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Securing the programmable world | Insurance blog



As we enter a new phase of innovation following the disruption caused by the covid-19 pandemic, insurers must look ahead to determine what their technology priorities should be today. Spring 2022 Technology vision the report focuses on the expansion of the digital world and the increasing overlap between physical and virtual reality. One of the trends I think is most relevant to insurance companies is Accenture’s vision for the programmable world.

In the report, Accenture found that 74% of global executives said the number of IoT or edge devices deployed in their organizations had significantly increased in the past three years. With that information in mind, insurers must understand how their products and customer interactions can stand out in an increasingly digitized reality.

If insurance leaders want to move forward, they need to focus on functionality rather than novelty. A truly programmable world will rely on robust technologies that drive efficiency and engagement while measurably reducing cost and effort. The question is not, “How do we develop new offerings to demonstrate that we can keep up with the latest technology?”

; The question must be: “How do we design or adapt products and processes to deliver the most value to customers through a programmable world?”

There are two insurance use cases that I believe will be heavily impacted by innovation towards a programmable world: customer interaction and embedded commercial insurance. The implications of augmented reality (AR) and technologies such as programmable materials could change the way both personal lines and large commercial operators do business.

Reimagine customer interactions

For operators of personal lines, AR and IoT technologies offer new opportunities to personalize the customer experience and improve the claims process. We’re already seeing auto insurers use IoT technology like connected telematics devices to offer more personalized, usage-based policies. This filing sets a precedent for the rest of the property insurance industry not far behind.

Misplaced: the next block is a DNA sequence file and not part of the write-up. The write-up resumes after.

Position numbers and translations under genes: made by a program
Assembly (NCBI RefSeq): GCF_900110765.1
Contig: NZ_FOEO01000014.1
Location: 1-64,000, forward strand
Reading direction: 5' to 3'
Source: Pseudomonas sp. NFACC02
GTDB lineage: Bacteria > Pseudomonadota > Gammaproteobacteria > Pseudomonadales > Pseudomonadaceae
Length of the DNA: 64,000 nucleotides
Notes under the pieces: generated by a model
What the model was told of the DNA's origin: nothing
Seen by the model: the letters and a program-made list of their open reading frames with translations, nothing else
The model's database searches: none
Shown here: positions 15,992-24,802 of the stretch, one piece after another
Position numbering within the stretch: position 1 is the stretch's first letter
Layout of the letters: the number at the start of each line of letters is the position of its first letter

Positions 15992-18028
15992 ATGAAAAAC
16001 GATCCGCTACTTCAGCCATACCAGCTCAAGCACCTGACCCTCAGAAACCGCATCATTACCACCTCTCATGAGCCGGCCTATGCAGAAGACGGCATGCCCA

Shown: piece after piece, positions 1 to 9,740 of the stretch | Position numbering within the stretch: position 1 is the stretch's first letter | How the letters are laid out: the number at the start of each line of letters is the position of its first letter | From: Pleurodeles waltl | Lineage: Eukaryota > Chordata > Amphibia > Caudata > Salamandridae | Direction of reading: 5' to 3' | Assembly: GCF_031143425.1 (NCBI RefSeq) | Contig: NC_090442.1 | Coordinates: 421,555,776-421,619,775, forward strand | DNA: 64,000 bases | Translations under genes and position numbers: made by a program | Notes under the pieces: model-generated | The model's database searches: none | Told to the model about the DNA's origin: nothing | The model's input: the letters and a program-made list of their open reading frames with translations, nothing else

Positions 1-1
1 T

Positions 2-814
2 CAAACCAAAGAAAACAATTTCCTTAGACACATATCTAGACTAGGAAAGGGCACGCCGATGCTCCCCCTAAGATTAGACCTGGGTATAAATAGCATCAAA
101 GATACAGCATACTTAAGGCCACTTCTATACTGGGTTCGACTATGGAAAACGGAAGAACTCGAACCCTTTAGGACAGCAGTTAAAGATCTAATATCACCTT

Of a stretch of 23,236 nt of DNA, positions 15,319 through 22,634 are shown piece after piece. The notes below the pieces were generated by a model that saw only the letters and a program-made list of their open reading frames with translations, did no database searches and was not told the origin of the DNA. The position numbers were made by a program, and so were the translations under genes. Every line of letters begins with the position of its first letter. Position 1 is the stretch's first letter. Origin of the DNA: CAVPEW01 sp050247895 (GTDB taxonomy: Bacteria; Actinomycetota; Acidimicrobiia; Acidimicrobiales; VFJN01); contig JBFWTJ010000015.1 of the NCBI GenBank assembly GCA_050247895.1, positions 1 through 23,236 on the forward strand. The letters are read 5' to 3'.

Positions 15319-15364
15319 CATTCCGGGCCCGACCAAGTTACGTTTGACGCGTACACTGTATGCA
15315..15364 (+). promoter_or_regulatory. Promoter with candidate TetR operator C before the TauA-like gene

Innovation in this area is already happening with offerings such as Allianz Partners’ Visi’Home, which the company launched in France back in 2020. Visi’Home is a video diagnosis service that supports customers remotely in the event of damage to their home or possessions. Support staff can assess damage and connect customers to repair resources without having to dispatch someone directly. They can also initiate the claims settlement process based on the video assessment.

With AR glasses technology, for example, this process can happen in real time, potentially without the intervention of a human agent. AI could search for damage and make recommendations to the customer, provide a list of resources or initiate a phone call to a nearby technician and let the customer know what their policy covers, all in the moment.

IoT solutions and innovations that break down barriers between real-world behaviors and digital data collection can also enable insurers to understand and support their customers on an increasingly personal level. computer vision, speech recognition, and wearables can enable the environment to respond to individuals as they move through it. An example given in the Technology Vision report is a set of stairs that flattens into a ramp as a wheelchair user approaches. Technology like this can make spaces safer and change the way we insure things like homes, vehicles and small brick and mortar businesses.

Understanding how customers interact with the environment also makes sense for life insurance companies, although data ethics and privacy must be at the forefront of this type of innovation.